Letter from Rome

By Joshua Dixon

The beginning of a new seminary year always surprises. In two short months, my path led me from Liverpool to Milan; from Milan to Turkey; and eventually back to seminary, the Venerable English College in Rome. So where does that fit in with a formation programme?

Well, every year a seminarian is sent on placement to live, work and discern among those he feels called to serve. This time I went to an oratory in Milan diocese to live alongside Don Nicola Petrone. Part of a team of four priests, Don Nicola cares for more than 400 young teenagers – it was a baptism of fire alright! My warm welcome was followed by a weekend trip to Laigueglia, a town on the Mediterranean. This was an opportunity to laugh and share with over 50 youngsters, experiencing their vibrant faith and joy. After a period of prayer, activity and development, many had taken the mature step of becoming 'animatori' – an important moment to take responsibility for their faith.

Back in Milan, where the Duomo and Palazzo witness to the fruitfulness of faith in the artistic legacy of Christianity, I improved my Italian by leading morning prayer in the church each day. In the parish of Ss Quirico and Giulitta, I was repeatedly struck by the love, hospitality and kindness I encountered. Another blessing was the chance to attend the leaving Mass of the retiring Cardinal Angelo Scola of Milan and to meet the Pope Francis-appointed Archbishop Mario Delpini.

After Milan, the entire college community spent five days on pilgrimage, visiting the seven churches of the Apocalypse featured in the Book of Revelation. Our footsteps took us to modern-day Turkey: to Pergamum, Smyrna and Laodicea, to name but a few places. Particularly special were the ruins of Ephesus, the Greco-Roman port of which St John the Evangelist was bishop. I was privileged to read during Mass at the house believed to have belonged to Mary.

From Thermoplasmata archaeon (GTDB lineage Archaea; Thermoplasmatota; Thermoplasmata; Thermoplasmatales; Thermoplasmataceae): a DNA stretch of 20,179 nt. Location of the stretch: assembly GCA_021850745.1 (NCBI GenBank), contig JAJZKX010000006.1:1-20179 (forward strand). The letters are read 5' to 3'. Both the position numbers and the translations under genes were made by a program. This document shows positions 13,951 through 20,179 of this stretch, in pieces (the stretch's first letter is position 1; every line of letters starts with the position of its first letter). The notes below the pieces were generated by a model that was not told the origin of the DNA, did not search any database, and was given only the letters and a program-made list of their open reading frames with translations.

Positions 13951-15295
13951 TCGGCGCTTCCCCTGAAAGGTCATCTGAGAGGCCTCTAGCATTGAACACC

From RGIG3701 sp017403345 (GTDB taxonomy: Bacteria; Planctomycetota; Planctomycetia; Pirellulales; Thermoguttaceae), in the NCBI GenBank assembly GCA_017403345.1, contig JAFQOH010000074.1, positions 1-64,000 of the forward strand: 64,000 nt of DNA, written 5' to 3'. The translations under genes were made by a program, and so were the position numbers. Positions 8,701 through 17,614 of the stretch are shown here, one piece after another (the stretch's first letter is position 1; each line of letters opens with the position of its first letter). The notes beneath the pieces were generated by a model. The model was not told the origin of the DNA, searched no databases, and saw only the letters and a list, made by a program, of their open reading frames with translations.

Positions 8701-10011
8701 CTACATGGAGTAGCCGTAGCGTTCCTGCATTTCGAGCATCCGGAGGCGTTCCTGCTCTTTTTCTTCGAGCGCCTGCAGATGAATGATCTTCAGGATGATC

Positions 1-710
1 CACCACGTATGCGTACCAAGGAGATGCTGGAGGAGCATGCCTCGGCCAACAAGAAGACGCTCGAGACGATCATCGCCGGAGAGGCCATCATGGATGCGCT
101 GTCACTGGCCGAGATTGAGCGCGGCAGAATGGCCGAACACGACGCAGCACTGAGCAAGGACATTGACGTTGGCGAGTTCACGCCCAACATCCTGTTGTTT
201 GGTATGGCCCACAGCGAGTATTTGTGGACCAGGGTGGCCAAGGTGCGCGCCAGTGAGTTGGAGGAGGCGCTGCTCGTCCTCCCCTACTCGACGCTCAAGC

After a whistle-stop tour of Istanbul's Hagia Sophia basilica/mosque/museum, there was a tangible sense that this was a meeting point of Europe and Asia, Islam and Christianity. Anyway, we returned to Rome at 2am to begin 8.30am lectures the next day!

The pilgrimage enabled the seven new students, including three Englishmen, to bond with the rest of our 28-man community. Ours is a house of social, linguistic and international flavour – the Catholic Church at its best. My own formation is also diverse. Unusually, this year I will study an extra (third) year of philosophy, in Italian, to obtain the PhB degree. Normally we do two years of philosophy in English before proceeding to five of theology.

Please pray for us all here in Rome, and for all our seminarians.

Until next time, God bless.